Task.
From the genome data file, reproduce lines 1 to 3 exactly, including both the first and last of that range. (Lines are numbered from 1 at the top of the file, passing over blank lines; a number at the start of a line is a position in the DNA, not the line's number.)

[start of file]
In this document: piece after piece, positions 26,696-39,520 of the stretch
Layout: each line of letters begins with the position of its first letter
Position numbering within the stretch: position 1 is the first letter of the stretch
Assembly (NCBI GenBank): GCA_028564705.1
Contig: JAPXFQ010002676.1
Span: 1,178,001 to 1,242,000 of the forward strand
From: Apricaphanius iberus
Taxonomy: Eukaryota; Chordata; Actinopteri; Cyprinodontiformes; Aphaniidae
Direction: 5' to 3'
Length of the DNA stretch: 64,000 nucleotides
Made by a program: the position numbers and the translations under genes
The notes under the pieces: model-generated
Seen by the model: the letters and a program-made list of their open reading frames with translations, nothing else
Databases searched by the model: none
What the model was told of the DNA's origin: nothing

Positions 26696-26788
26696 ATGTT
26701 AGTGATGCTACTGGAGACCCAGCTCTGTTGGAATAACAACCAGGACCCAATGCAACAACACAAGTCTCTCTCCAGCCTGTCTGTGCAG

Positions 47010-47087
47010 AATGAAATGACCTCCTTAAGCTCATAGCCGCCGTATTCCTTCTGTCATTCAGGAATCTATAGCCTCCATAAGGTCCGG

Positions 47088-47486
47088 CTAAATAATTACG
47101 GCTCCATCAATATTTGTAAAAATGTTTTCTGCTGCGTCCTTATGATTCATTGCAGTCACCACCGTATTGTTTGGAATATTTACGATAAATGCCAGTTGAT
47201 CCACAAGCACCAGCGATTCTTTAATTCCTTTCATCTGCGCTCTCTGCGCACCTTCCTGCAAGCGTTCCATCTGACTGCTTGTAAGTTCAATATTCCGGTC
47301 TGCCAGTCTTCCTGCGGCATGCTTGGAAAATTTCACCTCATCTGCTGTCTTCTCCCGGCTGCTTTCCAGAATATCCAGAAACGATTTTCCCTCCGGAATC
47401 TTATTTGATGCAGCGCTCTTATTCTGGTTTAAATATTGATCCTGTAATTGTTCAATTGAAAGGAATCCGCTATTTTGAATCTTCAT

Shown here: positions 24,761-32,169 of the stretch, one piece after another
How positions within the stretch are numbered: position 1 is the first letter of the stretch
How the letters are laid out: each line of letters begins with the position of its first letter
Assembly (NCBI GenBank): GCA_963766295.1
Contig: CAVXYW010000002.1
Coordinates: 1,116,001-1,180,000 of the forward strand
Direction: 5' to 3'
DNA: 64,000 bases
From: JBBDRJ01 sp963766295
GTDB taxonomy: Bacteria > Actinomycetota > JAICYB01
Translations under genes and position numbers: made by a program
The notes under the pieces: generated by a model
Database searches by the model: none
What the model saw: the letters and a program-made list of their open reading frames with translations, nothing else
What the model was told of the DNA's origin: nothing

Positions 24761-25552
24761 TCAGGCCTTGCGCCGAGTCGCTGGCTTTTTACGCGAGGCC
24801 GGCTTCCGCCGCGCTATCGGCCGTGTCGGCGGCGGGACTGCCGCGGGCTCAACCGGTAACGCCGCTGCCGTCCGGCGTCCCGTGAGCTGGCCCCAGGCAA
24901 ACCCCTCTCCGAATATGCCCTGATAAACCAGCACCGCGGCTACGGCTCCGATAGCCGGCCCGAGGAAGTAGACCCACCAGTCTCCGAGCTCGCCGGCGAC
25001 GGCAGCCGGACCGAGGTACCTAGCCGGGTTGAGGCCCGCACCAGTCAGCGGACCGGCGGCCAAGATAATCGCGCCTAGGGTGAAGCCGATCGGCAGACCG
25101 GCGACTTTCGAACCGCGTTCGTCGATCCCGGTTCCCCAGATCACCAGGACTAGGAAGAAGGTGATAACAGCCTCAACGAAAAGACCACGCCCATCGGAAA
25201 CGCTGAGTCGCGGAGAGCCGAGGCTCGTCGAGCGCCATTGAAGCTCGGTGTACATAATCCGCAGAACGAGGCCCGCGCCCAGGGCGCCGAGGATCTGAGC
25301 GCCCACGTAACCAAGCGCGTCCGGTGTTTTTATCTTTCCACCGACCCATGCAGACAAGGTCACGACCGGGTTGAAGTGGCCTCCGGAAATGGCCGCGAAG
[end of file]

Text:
In this document: piece after piece, positions 26,696-39,520 of the stretch
Layout: each line of letters begins with the position of its first letter
Position numbering within the stretch: position 1 is the first letter of the stretch